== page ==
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A mouse Mecp2-null mutation causes neurological symptoms that mimic Rett syndrome


Rett syndrome (RTT) is an inherited neurodevelopmental disorder of females that occurs once in 10,000–15,000 births1,2. Affected females develop normally for 6–18 months, but then lose voluntary movements, including speech and hand skills. Most RTT patients are heterozygous for mutations in the X-linked gene MECP2 (refs. 312), encoding a protein that binds to methylated sites in genomic DNA and facilitates gene silencing13,14,15,16,17. Previous work with Mecp2-null embryonic stem cells indicated that MeCP2 is essential for mouse embryogenesis18. Here we generate mice lacking Mecp2 using Cre-loxP technology. Both Mecp2-null mice and mice in which Mecp2 was deleted in brain showed severe neurological symptoms at approximately six weeks of age. Compensation for absence of MeCP2 in other tissues by MeCP1 (refs. 19,20) was not apparent in genetic or biochemical tests. After several months, heterozygous female mice also showed behavioral symptoms. The overlapping delay before symptom onset in humans and mice, despite their profoundly different rates of development, raises the possibility that stability of brain function, not brain development per se, is compromised by the absence of MeCP2.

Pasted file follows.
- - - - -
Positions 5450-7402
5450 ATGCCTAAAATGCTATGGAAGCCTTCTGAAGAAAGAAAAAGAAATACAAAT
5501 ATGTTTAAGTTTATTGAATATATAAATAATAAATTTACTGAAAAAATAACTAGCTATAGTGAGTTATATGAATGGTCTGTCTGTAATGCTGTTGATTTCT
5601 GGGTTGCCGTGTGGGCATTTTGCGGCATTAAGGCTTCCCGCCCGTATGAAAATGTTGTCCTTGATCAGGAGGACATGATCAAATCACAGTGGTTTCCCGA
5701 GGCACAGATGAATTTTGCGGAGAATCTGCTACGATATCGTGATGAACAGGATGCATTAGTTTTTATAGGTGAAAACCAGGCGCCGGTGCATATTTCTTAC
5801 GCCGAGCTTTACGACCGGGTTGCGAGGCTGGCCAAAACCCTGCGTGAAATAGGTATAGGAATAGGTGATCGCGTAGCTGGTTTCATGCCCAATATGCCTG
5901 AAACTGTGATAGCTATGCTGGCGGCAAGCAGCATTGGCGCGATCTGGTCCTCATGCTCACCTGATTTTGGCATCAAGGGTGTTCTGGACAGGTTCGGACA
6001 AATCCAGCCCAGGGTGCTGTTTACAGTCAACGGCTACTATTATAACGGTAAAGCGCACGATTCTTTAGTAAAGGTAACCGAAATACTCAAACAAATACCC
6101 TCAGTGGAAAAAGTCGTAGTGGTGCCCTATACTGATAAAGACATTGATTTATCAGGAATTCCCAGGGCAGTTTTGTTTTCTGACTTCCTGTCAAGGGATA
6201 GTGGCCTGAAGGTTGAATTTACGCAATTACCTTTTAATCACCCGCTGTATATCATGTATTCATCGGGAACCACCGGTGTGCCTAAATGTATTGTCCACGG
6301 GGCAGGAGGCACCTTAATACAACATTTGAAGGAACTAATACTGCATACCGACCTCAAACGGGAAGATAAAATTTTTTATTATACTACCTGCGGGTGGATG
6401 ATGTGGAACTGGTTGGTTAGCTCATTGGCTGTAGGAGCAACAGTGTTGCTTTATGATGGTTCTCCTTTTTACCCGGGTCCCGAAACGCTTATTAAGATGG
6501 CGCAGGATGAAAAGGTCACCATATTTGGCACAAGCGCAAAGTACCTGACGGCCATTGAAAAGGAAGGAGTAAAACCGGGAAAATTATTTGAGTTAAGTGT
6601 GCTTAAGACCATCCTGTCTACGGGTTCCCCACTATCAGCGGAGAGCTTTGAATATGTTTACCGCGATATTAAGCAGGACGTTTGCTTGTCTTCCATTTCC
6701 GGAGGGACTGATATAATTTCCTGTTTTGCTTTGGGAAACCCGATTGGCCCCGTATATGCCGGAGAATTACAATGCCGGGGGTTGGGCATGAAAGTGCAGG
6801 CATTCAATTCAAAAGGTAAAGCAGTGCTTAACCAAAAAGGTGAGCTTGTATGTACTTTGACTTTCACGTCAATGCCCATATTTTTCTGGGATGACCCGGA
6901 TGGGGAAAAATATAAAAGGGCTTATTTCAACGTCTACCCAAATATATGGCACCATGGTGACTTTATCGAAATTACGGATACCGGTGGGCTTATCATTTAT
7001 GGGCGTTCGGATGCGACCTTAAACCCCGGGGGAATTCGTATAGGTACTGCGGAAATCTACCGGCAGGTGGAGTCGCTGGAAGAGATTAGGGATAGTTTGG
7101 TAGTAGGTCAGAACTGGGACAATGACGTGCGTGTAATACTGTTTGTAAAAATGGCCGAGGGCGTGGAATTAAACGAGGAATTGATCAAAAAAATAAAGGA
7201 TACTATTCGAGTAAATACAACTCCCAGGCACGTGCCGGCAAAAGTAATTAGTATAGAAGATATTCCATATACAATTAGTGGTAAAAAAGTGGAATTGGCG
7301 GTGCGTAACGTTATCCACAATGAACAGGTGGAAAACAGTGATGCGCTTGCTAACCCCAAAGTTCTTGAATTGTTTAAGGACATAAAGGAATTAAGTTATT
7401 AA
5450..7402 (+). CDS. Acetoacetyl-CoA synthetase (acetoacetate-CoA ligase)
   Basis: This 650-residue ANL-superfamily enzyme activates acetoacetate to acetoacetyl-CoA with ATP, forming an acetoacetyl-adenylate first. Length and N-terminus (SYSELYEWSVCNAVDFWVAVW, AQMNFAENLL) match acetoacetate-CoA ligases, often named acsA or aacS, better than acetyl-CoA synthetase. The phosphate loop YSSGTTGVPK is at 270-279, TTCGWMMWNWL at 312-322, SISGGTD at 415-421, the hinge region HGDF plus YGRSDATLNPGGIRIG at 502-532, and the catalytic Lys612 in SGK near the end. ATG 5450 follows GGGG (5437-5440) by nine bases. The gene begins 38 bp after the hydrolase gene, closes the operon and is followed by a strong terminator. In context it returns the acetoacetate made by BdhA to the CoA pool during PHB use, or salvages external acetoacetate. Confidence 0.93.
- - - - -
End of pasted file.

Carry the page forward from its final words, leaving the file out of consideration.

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Figure 1: Disruption of mouse Mecp2 using Cre-loxP technology.
Figure 2: Phenotypes of mice with the Mecp2-null mutation.
Figure 3: Effects of Mecp2 deletion on body weight.
Figure 4: Absence of obvious genetic or biochemical interactions between MeCP2 and the methyl-CpG binding repressor Mbd2.

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We thank D. Macleod for monitoring early mouse litters; F. Tronche and G. Schütz for nestin-Cre mice; J. Manson for deleter mice; A.J.H. Smith for ES cells; L. Vizor and J. Noble for phenotypic testing; J. Anthony and I. Davis for photographing mice; A. Greig and J. Davidson for technical assisance; staff of the Anne Walker Building for animal husbandry; A. Maas for instruction on mouse blastocyst injection; and J. Seckl, W. Skarnes, S. Brown, C. Abbott, S. Kriaucionis and J. Selfridge for advice. This work was funded by The Wellcome Trust.

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Correspondence to Adrian Bird.

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Guy, J., Hendrich, B., Holmes, M. et al. A mouse Mecp2-null mutation causes neurological symptoms that mimic Rett syndrome. Nat Genet 27, 322–326 (2001).

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